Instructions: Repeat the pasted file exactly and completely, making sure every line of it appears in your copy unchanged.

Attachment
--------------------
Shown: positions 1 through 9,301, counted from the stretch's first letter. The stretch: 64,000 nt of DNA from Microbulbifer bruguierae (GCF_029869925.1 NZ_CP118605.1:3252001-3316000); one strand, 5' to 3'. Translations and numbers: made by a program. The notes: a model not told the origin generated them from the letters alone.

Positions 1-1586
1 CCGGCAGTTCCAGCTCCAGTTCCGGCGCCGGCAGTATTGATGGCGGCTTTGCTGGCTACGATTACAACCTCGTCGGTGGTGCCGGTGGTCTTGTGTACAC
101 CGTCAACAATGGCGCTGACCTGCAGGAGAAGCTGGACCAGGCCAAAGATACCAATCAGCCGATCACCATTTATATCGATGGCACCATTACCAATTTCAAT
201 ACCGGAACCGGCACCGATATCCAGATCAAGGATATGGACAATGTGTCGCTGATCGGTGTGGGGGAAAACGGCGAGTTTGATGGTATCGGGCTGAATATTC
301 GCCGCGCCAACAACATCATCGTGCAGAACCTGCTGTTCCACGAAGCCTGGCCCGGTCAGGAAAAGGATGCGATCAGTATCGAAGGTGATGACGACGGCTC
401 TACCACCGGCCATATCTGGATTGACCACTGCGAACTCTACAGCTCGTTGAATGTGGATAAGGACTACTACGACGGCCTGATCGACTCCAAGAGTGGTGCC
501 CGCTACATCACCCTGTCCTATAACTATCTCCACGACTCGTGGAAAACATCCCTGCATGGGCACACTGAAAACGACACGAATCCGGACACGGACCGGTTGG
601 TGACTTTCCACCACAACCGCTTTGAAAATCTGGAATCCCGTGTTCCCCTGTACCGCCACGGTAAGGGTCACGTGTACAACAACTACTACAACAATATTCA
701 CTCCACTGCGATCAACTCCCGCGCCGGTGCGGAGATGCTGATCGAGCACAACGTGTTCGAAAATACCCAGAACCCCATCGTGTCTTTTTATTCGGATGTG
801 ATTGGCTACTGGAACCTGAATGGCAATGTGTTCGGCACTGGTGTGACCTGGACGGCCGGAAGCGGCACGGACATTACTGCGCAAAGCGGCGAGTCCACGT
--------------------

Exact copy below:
Shown: positions 1 through 9,301, counted from the stretch's first letter. The stretch: 64,000 nt of DNA from Microbulbifer bruguierae (GCF_029869925.1 NZ_CP118605.1:3252001-3316000); one strand, 5' to 3'. Translations and numbers: made by a program. The notes: a model not told the origin generated them from the letters alone.

Positions 1-1586
1 CCGGCAGTTCCAGCTCCAGTTCCGGCGCCGGCAGTATTGATGGCGGCTTTGCTGGCTACGATTACAACCTCGTCGGTGGTGCCGGTGGTCTTGTGTACAC
101 CGTCAACAATGGCGCTGACCTGCAGGAGAAGCTGGACCAGGCCAAAGATACCAATCAGCCGATCACCATTTATATCGATGGCACCATTACCAATTTCAAT
201 ACCGGAACCGGCACCGATATCCAGATCAAGGATATGGACAATGTGTCGCTGATCGGTGTGGGGGAAAACGGCGAGTTTGATGGTATCGGGCTGAATATTC
301 GCCGCGCCAACAACATCATCGTGCAGAACCTGCTGTTCCACGAAGCCTGGCCCGGTCAGGAAAAGGATGCGATCAGTATCGAAGGTGATGACGACGGCTC
401 TACCACCGGCCATATCTGGATTGACCACTGCGAACTCTACAGCTCGTTGAATGTGGATAAGGACTACTACGACGGCCTGATCGACTCCAAGAGTGGTGCC
501 CGCTACATCACCCTGTCCTATAACTATCTCCACGACTCGTGGAAAACATCCCTGCATGGGCACACTGAAAACGACACGAATCCGGACACGGACCGGTTGG
601 TGACTTTCCACCACAACCGCTTTGAAAATCTGGAATCCCGTGTTCCCCTGTACCGCCACGGTAAGGGTCACGTGTACAACAACTACTACAACAATATTCA
701 CTCCACTGCGATCAACTCCCGCGCCGGTGCGGAGATGCTGATCGAGCACAACGTGTTCGAAAATACCCAGAACCCCATCGTGTCTTTTTATTCGGATGTG
801 ATTGGCTACTGGAACCTGAATGGCAATGTGTTCGGCACTGGTGTGACCTGGACGGCCGGAAGCGGCACGGACATTACTGCGCAAAGCGGCGAGTCCACGT